The Bank of Ghana (BoG) has explained that GH¢53.1 billion out of the GH¢60 billion losses it posted in its 2022 financial results were a direct result of the government’s domestic debt restructuring exercise, both the first and second phases.
A statement from the BoG made available to the Daily Graphic yesterday said domestic debt exchange (DDE), which was a major plank of the corrective action required for the International Monetary Fund (IMF) programme, did not achieve the required target.
The target was for the stock of government debt to be halved from 105 per cent of Gross Domestic Product (GDP) to 55 per cent of GDP by 2028.
“Despite the losses inflicted on households and banks, the threshold of 55 per cent of GDP was not met”.
“The Bank of Ghana was used to close the gap to enable Ghana to meet the debt threshold that qualified Ghana for the IMF programme.
The Bank of Ghana, therefore, acted as a loss absorber,” the statement added.
That meant the BoG had to absorb a 50 per cent haircut on its non-marketable holdings of government debt instruments, it added.
“This singular act led to significant impairment losses of GH¢32.3 billion to the bank’s accounts.
Impairments of marketable instruments also accounted for another GH¢16.1 billion, bringing the total impairments of government holdings to GH¢48.4 billion.
This was after many events had resulted in sovereign spreads on Ghana bonds widening, signalling investor dissatisfaction with the stance of fiscal policy, the statement said.
Coupled with below target performance of projected revenue to support expenditure, the credit rating agencies further downgraded Ghana’s sovereign debt rating, which blocked the country’s access to international capital market borrowing, the statement noted.
Contextualising the GH¢60 billion loss in its financial results for last year, the BoG said the losses emanated from challenges the country had faced since 2019.
The statement further said there was a clear mismatch between revenue inflows and expenditure financed in 2020 by exceptional support from the IMF and the World Bank resources.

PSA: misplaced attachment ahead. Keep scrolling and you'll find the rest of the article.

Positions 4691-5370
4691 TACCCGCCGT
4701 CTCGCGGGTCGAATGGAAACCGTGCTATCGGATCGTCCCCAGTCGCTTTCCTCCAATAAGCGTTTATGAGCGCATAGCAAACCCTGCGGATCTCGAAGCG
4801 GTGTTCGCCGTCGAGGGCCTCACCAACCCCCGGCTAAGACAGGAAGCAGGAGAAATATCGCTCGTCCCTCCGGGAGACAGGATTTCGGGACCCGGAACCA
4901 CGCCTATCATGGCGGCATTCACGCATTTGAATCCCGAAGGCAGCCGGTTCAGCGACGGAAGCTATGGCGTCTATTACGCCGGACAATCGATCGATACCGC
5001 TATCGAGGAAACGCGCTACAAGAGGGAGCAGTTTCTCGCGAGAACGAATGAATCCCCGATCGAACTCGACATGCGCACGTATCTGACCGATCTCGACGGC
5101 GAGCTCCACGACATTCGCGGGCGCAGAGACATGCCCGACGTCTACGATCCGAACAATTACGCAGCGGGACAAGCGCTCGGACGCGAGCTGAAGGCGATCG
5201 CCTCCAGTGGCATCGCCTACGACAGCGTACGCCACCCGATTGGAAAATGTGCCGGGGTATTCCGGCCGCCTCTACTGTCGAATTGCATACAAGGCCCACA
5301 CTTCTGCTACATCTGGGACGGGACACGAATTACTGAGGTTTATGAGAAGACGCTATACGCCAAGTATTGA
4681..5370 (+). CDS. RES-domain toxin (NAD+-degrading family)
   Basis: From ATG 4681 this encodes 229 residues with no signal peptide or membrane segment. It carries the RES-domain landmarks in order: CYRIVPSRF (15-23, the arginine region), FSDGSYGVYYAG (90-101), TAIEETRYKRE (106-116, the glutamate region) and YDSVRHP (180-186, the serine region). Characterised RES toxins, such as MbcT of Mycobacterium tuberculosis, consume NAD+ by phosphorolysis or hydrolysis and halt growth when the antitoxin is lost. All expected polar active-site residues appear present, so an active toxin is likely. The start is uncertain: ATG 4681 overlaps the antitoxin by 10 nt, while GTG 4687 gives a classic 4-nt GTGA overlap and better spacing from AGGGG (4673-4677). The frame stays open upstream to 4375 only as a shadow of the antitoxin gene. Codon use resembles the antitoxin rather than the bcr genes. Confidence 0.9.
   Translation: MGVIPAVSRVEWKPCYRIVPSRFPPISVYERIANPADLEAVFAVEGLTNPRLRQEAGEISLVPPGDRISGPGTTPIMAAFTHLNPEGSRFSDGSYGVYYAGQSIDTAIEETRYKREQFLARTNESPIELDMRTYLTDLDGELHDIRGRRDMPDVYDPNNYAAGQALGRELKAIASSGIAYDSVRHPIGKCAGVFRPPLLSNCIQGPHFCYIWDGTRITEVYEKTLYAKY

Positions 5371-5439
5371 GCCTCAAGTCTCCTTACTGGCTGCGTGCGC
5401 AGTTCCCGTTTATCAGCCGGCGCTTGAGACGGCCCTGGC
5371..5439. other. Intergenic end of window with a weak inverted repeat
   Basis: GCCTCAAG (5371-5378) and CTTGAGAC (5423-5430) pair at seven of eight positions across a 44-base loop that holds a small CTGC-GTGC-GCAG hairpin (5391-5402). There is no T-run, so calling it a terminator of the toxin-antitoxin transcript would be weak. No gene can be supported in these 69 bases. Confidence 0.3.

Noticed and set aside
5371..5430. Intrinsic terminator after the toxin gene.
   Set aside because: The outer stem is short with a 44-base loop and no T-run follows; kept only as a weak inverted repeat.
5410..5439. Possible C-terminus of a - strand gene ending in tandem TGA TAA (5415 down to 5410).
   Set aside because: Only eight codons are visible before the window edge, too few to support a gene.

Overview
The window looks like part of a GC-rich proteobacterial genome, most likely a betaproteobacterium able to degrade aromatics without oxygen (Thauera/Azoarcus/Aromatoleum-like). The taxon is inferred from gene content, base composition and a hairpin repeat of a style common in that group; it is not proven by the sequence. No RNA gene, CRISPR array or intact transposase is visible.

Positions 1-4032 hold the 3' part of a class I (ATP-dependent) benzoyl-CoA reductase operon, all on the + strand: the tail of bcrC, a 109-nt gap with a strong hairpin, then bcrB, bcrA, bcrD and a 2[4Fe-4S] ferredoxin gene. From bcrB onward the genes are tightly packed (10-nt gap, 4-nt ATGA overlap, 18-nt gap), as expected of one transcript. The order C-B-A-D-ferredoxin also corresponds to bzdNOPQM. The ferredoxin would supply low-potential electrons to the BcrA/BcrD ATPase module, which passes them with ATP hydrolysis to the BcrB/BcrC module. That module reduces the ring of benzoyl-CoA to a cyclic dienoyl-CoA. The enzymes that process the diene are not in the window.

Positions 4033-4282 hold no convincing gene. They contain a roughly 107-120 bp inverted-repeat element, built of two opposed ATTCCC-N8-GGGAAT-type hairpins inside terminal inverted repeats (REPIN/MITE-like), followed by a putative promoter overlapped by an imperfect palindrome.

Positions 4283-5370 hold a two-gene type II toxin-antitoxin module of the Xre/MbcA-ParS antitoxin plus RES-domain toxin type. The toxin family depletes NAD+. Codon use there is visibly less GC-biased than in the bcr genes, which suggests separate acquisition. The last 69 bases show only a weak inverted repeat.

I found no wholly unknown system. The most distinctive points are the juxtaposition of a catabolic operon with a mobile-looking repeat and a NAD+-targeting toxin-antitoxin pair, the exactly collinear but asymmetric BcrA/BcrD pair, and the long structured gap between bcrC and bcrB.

In addition, the expenditure was also financed from the BoG through the issuance of the GH¢10 billion COVID-19 bond.
As a result, sovereign spreads on Ghana bonds widened, signalling investor dissatisfaction with the stance of fiscal policy, the statement said.
Budget fiscal gaps
The BoG further explained that last year’s budget, which was read in 2021, failed to address fiscal concerns.
“The budget was even more expansionary by about 23 per cent with a raft of revenue measures to raise financing,” it added.
The result was the downgrades, which blocked the country’s access to international capital market borrowing, the statement noted.
“This triggered a liquidity crisis, spilling over into a balance of payments crisis.
External and domestic payments needed to be made, the domestic auction was failing, and the Bank of Ghana had to step in to arrest a major economic and social crisis,” the bank explained.
In two months, the BoG said it lost $500 million in reserves and built significant overdraft with the government as a result of the auction failures.
It became clear that Ghana was on a path that was unsustainable, and the government had to approach the IMF for support in July 2022.
The IMF process included putting into place a credible programme of reform, which included restructuring of the total government debt to sustainable levels.
“Until Staff Level Agreement with the IMF was reached in December 2022, the Bank of Ghana had to continue to provide the necessary support to keep the economy running,” the central bank stated.
In line with the provisions of the Bank of Ghana Act (Act 612), as amended, the central bank informed the Minister of Finance of the developments in its finances.
The Minister, subsequently, reported that to Parliament as part of his briefing on the IMF programme and the DDE.
The statement said a major plank of the corrective action required for the IMF programme was the DDE.
The holders of government debt had their debt instruments exchanged for new ones with lower interest payments and longer terms.
Despite the losses inflicted on households and banks, the threshold of 55 per cent of GDP was not met, it said, adding that eventually the BoG was used to close the gap to enable Ghana to meet the debt threshold to qualify Ghana for the IMF programme.
The central bank said price and exchange rate movements experienced globally led to a loss of GH¢5.2 billion, while impairments of COCOBOD loans amounted to GH¢4.7 billion, adding to the reason the BoG reported a loss of GH¢60 billion for last year.
The statement explained that central banks were not commercial banks and as such the financial outcome had very little implication for its operations as supported by evidence from other central banks, stressing that “technically, central banks cannot be insolvent or bankrupt”.
The BoG assured key stakeholders and the public that it was committed to the highest standards of prudent management, governance, and transparent accounting and audit practices.